Understand the Business Domain
60
Programming Is an Act of Design
62
Give Developers Autonomy
64
Time Changes Everything
66
Software Architect Has Only Lowercase as Deal with It
68
Scope Is the Enemy of Success
70
Value Stewardship Over Showmanship
72
Software Architecture Has Ethical Consequences
74
Skyscrapers Arent Scalable
76
Heterogeneity Wins
78
Its All About Performance
80
Engineer in the White Spaces
82
Talk the Talk
84
Context Is King
86
Dwarves Elves Wizards and Kings
88
Learn from Architects of Buildings
90
Fight Repetition
92
Welcome to the Real World
94
Dont Control but Observe
96
Janus the Architect
98
Architects Focus Is on the Boundaries and Interfaces
100
Prefer Principles Axioms and Analogies to Opinion and Taste
118
Start with a Walking Skeleton
120
It Is All About The Data
122
Make Sure the Simple Stuff Is Simple
124
Before Anything an Architect Is a Developer
126
The ROI Variable
128
Your System Is Legacy Design for It
130
If There Is Only One Solution Get a Second Opinion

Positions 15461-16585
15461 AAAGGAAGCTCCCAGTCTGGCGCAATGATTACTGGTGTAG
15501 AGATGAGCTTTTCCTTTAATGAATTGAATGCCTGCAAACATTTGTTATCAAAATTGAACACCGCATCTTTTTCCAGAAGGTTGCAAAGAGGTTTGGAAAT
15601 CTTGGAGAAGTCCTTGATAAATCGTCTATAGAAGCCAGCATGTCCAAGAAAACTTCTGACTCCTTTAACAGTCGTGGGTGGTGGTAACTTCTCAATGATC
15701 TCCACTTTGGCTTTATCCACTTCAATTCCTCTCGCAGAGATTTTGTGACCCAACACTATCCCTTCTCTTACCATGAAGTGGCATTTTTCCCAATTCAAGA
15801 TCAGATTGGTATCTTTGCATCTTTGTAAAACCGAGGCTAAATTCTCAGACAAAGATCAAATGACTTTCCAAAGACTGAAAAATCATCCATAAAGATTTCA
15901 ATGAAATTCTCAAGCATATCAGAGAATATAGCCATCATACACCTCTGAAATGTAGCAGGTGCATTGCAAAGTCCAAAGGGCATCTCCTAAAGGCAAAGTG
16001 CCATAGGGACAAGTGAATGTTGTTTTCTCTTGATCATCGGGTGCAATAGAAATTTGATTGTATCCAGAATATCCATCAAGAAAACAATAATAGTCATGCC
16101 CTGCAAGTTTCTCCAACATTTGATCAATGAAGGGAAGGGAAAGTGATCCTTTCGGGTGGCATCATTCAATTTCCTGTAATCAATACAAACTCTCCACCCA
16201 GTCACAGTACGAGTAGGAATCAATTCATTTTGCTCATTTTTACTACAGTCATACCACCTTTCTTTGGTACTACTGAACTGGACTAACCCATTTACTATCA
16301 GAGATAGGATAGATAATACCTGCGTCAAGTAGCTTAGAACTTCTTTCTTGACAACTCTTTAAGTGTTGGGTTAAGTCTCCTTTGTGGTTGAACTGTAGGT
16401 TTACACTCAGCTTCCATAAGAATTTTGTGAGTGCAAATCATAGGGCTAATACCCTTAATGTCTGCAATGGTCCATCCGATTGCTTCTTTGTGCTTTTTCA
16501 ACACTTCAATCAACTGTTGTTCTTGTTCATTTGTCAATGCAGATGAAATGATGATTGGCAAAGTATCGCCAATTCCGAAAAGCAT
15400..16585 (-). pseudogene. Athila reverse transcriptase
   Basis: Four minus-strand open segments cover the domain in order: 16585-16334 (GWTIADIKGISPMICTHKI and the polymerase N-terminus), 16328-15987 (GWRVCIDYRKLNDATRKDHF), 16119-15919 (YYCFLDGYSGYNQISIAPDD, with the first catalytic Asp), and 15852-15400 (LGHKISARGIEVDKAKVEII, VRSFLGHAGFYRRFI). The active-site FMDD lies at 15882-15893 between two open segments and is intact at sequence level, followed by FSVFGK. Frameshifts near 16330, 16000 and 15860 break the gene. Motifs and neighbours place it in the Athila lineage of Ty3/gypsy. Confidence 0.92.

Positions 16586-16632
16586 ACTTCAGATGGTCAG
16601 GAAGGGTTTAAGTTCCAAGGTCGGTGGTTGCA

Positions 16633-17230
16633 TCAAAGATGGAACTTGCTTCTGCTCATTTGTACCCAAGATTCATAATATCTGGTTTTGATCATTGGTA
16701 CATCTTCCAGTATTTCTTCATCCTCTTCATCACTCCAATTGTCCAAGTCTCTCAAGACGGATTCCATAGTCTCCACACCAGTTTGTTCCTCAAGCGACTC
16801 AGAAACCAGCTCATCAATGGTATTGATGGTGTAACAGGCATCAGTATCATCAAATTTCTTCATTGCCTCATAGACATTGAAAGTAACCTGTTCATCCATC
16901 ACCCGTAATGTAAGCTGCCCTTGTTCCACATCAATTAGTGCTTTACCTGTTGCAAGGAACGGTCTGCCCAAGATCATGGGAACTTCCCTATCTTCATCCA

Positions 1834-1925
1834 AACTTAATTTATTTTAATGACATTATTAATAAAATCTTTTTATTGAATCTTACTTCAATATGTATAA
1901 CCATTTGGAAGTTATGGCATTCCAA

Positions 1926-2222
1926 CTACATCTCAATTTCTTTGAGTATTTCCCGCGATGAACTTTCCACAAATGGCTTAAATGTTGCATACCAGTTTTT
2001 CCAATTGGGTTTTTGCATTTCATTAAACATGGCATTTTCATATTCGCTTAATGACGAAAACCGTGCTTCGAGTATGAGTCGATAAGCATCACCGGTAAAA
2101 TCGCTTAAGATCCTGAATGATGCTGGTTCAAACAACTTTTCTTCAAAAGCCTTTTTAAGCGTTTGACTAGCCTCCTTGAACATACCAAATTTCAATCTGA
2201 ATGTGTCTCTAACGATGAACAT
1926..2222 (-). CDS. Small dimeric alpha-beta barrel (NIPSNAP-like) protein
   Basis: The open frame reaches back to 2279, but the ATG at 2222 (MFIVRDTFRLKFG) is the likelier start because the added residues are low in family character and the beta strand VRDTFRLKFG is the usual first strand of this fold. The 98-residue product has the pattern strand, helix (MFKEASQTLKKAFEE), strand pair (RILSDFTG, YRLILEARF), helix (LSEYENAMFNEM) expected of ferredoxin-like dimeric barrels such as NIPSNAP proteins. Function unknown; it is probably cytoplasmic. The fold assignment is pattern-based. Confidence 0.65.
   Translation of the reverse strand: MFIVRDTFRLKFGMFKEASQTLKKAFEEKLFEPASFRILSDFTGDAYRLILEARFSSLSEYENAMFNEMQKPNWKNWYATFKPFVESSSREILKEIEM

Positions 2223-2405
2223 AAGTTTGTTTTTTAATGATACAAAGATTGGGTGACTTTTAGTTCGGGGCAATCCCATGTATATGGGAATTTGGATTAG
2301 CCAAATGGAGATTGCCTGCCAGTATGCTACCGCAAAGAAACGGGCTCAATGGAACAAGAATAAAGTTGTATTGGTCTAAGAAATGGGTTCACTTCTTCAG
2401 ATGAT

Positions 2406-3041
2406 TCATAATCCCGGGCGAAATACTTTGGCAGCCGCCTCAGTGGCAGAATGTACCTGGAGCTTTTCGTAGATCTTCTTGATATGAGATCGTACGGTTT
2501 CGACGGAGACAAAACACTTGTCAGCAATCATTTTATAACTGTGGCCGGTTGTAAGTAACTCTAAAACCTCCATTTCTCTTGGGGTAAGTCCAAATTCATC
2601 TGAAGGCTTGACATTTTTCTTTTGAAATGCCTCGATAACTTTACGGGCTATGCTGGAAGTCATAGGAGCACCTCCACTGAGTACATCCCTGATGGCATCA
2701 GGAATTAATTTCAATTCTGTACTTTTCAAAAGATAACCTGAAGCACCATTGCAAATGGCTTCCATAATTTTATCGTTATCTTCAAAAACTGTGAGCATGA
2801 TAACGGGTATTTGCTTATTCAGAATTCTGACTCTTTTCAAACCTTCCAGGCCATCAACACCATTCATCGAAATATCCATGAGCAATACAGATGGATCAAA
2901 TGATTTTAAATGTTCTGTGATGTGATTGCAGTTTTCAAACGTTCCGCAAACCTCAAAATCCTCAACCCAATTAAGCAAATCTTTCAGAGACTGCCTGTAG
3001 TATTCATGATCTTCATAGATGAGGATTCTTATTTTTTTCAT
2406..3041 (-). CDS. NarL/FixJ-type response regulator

132
Understand the Impact of Change
134
You Have to Understand Hardware Too
136
Shortcuts Now Are Paid Back with Interest Later
138
Perfect Is the Enemy of Good Enough
140
Avoid Good Ideas
142
Great Content Creates Great Systems
144
The Business Versus the Angry Architect
146
Stretch Key Dimensions to See What Breaks
148
If You Design It You Should Be Able to Code It
150
A Rose by Any Other Name Will End Up As a Cabbage
152
Stable Problems Get HighQuality Solutions
154
It Takes Diligence
156
Take Responsibility for Your Decisions
158
Dont Be Clever
160
Choose Your Weapons Carefully Relinquish Them Reluctantly
162
Your Customer Is Not Your Customer
164
It Will Never Look Like That
166
Choose Frameworks That Play Well with Others
168
Make a Strong Business Case
170
Control the Data Not Just the Code
172
Pay Down Your Technical Debt
174
Dont Be a Problem Solver
176
Build Systems to Be Zuhanden
178
Find and Retain Passionate Problem Solvers
180
Software Doesnt Really Exist
182
Learn a New Language
184
You Cant FutureProof Solutions
186
The User Acceptance Problem
188
The Importance of Consommé
190
For the End User the Interface Is the System
192
Great Software Is Not Built It Is Grown
194
Index
196
Copyright

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About the author (2009)

Richard Monson-Haefel, an independent software developer, coauthored all five editions of Enterprise JavaBeans and Java Message Service (all O'Reilly). He's a software architect specializing in multi-touch interfaces and a leading expert on enterprise computing. More detail on his work and writings can be found at www.monson-haefel.com.